Figure 2.11: Recording multiple single-frequency sources onto separate recorder tracks adds new distortion products created within the recorder, but only at frequencies harmonically related to each source.

 Compare that to mixing the three sine waves together cleanly and then recording that mix onto a single track that adds distortion. Now the recorder’s nonlinearity adds not only harmonic distortion to each of the three fundamental pitches but also adds IM sum and difference frequencies because the three sources are present together when recorded. This is shown in Figure 2.12.

So by separating out sources across multiple recorder tracks—or converters or preamps or any other devices that might contribute audible distortion—the result is always cleaner than when mixing the sources together first. Note that the difference between THD and IMD distortion amounts is purely a function of the device’s nonlinearity. With transparent gear the added IM products are not audible anyway—hence the proof that audible stacking is a myth when using high-quality gear. And even when gear is not transparent, stacking can only reduce distortion, which is the opposite of what’s claimed.

Figure 2.12: Recording audio sources onto a single recorder track after they’re combined adds harmonics related to each source and adds sum and difference frequencies related to all of the sources.

This brings us to coherence. Noise and distortion on separate tracks do not add coherently. If you record the same mono guitar part on two analog tape tracks at once, when played back, the signals combine to give 6 dB more output. But the tape noise is different on each track and so rises only 3 dB. This is the same as using a tape track that’s twice as wide, or the difference between 8 tracks on half-inch tape versus 8 tracks on one-inch tape. Figure 2.13 shows this in context, where recording the same source to two tracks at once yields a 3 dB improvement in the signal to noise ratio.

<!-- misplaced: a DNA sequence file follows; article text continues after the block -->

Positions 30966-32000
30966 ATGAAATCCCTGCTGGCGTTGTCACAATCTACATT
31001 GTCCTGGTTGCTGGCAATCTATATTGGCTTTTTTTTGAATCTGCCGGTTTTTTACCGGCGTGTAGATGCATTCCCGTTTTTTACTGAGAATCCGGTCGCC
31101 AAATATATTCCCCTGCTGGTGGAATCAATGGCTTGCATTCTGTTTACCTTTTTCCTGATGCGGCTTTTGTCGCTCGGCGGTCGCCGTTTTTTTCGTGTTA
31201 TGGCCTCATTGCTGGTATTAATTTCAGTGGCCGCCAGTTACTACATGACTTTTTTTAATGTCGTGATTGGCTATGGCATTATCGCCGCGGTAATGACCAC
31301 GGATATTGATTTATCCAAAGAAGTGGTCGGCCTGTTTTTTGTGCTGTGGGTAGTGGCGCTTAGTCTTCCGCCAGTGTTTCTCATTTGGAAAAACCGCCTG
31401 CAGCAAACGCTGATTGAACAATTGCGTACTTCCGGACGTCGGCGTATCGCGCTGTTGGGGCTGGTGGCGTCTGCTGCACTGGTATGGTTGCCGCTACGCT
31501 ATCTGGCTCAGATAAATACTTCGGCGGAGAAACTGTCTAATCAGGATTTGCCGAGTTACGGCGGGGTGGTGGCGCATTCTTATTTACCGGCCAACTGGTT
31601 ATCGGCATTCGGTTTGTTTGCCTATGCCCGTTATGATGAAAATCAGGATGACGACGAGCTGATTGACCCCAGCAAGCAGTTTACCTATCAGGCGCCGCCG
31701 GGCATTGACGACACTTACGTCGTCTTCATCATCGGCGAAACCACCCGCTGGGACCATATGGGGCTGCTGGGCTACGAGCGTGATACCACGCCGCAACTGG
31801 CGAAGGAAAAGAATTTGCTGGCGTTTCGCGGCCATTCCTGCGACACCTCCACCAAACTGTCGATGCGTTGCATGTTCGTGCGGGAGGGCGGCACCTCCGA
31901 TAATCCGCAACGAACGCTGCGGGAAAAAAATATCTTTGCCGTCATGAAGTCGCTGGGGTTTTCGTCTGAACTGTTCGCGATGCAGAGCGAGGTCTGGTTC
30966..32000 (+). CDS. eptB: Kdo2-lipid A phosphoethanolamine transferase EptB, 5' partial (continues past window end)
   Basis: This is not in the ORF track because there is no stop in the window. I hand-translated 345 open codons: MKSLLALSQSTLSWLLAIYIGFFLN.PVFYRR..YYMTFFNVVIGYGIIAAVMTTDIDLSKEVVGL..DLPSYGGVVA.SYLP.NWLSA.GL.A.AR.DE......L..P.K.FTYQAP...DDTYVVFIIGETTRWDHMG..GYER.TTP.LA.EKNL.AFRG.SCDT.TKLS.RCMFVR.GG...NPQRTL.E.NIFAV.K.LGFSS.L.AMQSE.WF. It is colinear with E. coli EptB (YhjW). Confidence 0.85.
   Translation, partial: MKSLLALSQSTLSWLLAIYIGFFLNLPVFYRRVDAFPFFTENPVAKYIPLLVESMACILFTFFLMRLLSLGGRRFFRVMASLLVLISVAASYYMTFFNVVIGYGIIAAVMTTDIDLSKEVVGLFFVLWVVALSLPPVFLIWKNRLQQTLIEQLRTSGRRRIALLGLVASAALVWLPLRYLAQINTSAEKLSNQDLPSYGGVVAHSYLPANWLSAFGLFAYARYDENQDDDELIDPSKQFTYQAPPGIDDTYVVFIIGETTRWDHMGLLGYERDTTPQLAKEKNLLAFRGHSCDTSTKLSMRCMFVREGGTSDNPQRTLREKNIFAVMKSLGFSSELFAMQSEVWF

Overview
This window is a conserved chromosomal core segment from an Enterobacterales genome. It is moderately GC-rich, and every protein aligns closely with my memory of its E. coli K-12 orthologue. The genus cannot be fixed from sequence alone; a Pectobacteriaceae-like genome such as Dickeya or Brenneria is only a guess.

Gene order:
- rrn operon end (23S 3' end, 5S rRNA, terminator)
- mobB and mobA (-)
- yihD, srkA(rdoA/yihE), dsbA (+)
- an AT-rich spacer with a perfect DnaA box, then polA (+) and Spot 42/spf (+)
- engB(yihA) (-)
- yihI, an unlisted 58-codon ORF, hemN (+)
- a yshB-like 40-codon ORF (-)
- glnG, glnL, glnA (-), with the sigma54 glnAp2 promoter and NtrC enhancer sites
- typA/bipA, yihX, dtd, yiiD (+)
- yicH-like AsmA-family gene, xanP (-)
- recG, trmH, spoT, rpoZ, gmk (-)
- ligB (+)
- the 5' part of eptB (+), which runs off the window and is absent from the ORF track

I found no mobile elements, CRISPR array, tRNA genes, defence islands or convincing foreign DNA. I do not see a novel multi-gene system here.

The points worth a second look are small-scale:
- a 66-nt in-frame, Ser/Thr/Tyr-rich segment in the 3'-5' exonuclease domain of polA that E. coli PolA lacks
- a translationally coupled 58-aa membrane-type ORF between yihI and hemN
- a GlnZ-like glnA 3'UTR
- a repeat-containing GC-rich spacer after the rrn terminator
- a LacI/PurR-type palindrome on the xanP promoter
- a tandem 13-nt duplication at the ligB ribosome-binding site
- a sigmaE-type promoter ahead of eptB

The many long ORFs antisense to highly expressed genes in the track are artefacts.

Figure 2.13: Coherent signals add by 6 dB, but noise is random and increases only 3 dB.

The same thing happens with distortion. The distortion added by a preamp or converter on a bass track has different content than the distortion added to a vocal track. So when you combine them cleanly in a mixer, the relative distortion for each track remains the same. Thus, there is no “stacking” accumulation for distortion either. If you record a DI bass track through a preamp having 1 percent distortion on one track and then record a grand piano through the same preamp to another track, the mixed result will have the same 1 percent distortion from each instrument.

 

The always colorful, widely followed Ethan Winer has, at various times, worked as a studio musician, computer programmer, circuit designer, recording engineer, composer/arranger, technical writer, and college instructor. He’s had nearly 100 feature articles published in audio and computer magazines including Mix, PC Magazine, Electronic Musician, EQ Magazine, Audio Media, Sound on Sound, Keyboard, Pro Sound News, and Recording.  In 2002 he started the company RealTraps to manufacture bass traps and other acoustic treatment, which he continues to this day. Ethan is also the author of the book The Audio Expert, recently published by Focal PressAbove is an excerpt from Chapter 2.
 

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  • Bruce Bartlett said on Sep 01, 2012 at 8:33 AM

    Great article, Ethan! When I stack certain male vocals (one singer doing three or four harmony parts), any edginess in their voice seems to be exaggerated in the mix. It sure sounds like distortion but it isn’t. I have to attenuate the highs or upper mids to reduce the effect.

  • Bruce Bartlett said on Sep 01, 2012 at 8:29 AM

    Great article, Ethan! When I stack certain male vocals (one singer singing harmony with himself), any edginess in the vocal seems to be exaggerated when all the voices are mixed. It’s not distortion but it sure sounds like it. I have to attenuate the highs or upper midrange quite a bit to get rid of the effect.